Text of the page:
“I think we had an extraordinary summer here in Atlantic County. Atlantic City is only 48 blocks,” said Dennis Levinson. He said he would like it if the state could do something about the city takeovers, noting the track records on some of the urban areas where the state has stepped in, such as Trenton, Newark, and Irvington. “We need to look at clean and safe issues. I think development was done backward when the casinos came in. Everything around the casinos died. They built these enormous buildings with everything inside them so no one would need to leave the casino and go anywhere else. It killed the neighborhoods.”
Levinson said they are not just Atlantic City centric: we are building the county and added, let’s get our heads on straight here, it needs work. The County Executive pointed to the new indoor water park but called for deals for local residents to make it affordable throughout the year.
Vince Polistina pointed to the investment in various industries and expansion of Stockton as positive drivers for the economy. He added the region needs more state and local partnerships going forward to keep its economy vibrant. Dr. Cooke reflected on the Angelou report from five years ago that outlined the potential success of the region. “There is an aviation piece, and there is also a manufacturing piece. Look at the casino industry; you will see that the tie-in, manufacturing, and aviation are connected. This creates an incubator of development for the people we will need for future job creation. Walking down the supply chain, manufacturing is having a resurgence.”
According to Dennis Levinson, there are a number of programs in place to move the job market forward and help people looking for work, as well as employers looking for help with the Atlantic County Economic Alliance and the Workforce Development Board. “We train people, teach them what they need for a job. But there needs to be personal initiative as well, and it can happen. We can give people a leg up, but the good Lord helps those who help themselves,” said Levinson.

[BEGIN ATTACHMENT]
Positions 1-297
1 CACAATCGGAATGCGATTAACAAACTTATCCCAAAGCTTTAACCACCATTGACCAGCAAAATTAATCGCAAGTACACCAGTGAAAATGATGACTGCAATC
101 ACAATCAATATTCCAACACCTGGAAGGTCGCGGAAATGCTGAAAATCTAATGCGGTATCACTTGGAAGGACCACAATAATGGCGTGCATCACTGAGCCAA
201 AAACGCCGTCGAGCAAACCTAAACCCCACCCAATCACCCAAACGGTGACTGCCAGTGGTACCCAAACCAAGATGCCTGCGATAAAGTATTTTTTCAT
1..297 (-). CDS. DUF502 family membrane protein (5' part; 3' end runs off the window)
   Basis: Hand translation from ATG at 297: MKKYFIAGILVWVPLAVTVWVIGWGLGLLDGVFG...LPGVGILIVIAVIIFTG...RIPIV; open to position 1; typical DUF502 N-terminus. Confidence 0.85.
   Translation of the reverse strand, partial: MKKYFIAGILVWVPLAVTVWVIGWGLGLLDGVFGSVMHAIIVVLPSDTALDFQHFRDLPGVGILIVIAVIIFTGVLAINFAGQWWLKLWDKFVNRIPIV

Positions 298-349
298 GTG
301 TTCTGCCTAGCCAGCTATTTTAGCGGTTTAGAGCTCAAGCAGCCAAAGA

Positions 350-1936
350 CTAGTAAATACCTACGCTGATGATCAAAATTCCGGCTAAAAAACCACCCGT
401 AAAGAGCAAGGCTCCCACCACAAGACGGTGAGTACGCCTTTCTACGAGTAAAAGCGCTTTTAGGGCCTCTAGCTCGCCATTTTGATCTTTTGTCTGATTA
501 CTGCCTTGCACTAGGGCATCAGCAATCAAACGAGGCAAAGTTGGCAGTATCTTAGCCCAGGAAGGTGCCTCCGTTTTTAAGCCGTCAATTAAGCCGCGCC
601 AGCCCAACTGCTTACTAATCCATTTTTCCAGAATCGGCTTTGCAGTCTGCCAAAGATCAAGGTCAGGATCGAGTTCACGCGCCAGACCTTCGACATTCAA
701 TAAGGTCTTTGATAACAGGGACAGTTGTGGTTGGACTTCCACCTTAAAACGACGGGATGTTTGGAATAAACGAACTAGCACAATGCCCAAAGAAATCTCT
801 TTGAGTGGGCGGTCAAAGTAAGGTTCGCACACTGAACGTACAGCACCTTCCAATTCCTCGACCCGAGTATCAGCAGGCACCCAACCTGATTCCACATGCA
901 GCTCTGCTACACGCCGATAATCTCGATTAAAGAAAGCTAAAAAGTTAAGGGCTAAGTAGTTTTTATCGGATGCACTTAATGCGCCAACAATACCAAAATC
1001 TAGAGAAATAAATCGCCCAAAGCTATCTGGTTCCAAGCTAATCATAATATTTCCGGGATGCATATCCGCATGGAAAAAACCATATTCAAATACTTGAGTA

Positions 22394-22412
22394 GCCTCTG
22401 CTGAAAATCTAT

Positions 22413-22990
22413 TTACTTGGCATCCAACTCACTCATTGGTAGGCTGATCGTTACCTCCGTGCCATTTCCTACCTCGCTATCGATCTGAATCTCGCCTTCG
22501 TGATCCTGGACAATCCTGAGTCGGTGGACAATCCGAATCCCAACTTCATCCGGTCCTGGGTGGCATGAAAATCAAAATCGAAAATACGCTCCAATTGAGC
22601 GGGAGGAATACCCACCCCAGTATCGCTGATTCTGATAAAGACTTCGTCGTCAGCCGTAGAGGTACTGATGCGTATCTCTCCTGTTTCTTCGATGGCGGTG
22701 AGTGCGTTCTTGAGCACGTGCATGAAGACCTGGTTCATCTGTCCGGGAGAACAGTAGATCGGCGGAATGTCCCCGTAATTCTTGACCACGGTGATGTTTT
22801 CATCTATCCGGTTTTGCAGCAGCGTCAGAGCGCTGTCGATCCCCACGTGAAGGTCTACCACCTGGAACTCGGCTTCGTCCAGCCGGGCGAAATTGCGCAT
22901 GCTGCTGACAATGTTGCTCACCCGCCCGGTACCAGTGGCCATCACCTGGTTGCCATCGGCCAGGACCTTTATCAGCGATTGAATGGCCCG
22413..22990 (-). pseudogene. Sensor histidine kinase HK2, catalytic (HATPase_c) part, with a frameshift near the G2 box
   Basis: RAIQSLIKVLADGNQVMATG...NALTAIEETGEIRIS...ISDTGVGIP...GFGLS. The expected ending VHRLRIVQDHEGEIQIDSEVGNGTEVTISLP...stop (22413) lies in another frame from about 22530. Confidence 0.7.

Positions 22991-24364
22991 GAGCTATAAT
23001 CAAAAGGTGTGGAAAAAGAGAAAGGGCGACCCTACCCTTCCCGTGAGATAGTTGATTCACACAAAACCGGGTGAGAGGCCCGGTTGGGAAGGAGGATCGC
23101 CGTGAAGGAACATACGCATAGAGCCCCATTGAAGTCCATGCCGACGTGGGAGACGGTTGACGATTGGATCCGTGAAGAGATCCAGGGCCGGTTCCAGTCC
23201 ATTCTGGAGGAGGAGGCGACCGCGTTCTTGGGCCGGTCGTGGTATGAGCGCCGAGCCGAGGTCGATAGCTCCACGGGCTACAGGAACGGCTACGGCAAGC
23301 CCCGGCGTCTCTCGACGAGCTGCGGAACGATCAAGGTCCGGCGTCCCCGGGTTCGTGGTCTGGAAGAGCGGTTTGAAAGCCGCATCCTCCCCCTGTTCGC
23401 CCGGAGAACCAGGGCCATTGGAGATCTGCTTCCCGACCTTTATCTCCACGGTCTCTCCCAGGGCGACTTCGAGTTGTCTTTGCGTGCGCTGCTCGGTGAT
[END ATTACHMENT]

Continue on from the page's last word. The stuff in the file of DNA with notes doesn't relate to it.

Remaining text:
One area all of the panel members agreed on was the need for clean and safe issues that impact Atlantic City and the county, as well as the reduction of red tape for business owners and potential developers. Dr. Cooke said there is sometimes a disconnect between small business and government, adding, “It seems like a simple solution, but it is not simple.” Polistina said he wants to see a plan devised that will help developers and small business owners get through the planning and zoning process. “I think they do not mind spending the money and investing in the region if they know they can get through the process faster and with fewer obstacles. Levinson agreed, saying Atlantic City needs to be more business-friendly and adding that people have to jump through so many hoops at the state level. “We need to make that process easier.”
Polistina said creating a more vibrant center in Atlantic County is important and spoke of moving the traffic signal by Harbor Square Shopping Center to provide more access to the mall as well as access to the county’s bike path. Levinson called for an overhaul of the bail reform legislation, citing the cost it has burdened business owners. “We have criminals that know they will not face consequences for their actions. We have to work toward that reform.”
Despite acknowledging challenges facing the greater Atlantic City region, the members of the panel remained upbeat on 2023 and beyond that Atlantic County is a great place to live and work.